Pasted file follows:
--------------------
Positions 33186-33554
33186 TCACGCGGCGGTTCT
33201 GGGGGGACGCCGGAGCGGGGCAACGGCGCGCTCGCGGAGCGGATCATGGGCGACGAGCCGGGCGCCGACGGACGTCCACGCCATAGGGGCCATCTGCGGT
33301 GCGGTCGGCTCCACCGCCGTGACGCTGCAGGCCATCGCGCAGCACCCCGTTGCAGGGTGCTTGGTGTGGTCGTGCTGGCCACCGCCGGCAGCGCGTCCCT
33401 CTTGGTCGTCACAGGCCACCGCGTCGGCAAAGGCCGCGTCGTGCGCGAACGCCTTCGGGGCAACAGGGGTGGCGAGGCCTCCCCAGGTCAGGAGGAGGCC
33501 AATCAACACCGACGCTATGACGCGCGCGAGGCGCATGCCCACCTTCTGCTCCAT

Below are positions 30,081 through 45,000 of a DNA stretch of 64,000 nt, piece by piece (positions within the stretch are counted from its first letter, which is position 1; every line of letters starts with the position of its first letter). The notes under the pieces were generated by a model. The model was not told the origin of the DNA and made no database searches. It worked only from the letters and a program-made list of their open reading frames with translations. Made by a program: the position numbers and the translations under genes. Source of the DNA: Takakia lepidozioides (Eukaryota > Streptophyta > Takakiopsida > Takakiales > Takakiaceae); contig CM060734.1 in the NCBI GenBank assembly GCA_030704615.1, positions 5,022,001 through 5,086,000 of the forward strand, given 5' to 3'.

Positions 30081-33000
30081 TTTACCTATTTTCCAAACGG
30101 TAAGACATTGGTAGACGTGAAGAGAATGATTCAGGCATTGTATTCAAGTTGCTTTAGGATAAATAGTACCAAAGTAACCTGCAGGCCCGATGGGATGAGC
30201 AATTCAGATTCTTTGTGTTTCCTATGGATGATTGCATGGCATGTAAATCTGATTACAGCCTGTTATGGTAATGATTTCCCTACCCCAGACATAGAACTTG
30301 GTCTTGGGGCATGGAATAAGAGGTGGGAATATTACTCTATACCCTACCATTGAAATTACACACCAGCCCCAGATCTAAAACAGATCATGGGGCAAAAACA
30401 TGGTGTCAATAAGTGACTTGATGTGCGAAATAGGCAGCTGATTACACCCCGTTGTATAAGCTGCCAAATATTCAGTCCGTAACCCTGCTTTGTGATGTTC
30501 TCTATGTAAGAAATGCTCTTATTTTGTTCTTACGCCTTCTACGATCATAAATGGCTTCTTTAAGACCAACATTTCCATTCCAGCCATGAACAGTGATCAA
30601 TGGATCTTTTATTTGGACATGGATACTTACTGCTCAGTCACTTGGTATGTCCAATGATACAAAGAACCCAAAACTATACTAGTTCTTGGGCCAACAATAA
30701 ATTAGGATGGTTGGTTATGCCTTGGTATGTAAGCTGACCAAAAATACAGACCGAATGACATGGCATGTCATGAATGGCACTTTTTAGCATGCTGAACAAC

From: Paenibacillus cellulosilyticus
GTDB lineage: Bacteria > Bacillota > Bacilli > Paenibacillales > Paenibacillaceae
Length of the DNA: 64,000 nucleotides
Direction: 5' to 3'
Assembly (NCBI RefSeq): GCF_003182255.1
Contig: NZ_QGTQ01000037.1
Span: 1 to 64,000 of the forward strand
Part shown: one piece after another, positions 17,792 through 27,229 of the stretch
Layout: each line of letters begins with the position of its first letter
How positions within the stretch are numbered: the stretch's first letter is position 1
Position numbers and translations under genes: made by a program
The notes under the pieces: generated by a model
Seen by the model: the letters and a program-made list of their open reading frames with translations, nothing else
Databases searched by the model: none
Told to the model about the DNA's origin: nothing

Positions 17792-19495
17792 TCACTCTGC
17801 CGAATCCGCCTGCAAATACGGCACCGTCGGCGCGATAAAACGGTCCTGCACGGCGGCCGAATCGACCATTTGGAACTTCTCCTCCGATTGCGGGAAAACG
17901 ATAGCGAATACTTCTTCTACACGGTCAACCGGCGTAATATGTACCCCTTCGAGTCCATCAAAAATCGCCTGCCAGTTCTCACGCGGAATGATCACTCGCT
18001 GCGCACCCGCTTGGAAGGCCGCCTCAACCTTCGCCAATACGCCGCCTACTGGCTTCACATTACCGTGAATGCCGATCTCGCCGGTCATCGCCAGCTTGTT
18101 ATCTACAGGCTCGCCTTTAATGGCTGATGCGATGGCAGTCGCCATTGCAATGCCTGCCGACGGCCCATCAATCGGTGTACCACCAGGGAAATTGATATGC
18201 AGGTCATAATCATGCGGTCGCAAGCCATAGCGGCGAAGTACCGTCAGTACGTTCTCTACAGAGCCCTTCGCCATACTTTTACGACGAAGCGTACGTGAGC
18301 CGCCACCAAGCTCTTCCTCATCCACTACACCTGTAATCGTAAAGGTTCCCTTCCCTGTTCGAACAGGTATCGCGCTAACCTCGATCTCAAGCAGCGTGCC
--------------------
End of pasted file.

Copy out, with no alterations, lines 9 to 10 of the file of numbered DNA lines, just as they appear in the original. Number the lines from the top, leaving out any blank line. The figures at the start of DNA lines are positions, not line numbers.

30081 TTTACCTATTTTCCAAACGG
30101 TAAGACATTGGTAGACGTGAAGAGAATGATTCAGGCATTGTATTCAAGTTGCTTTAGGATAAATAGTACCAAAGTAACCTGCAGGCCCGATGGGATGAGC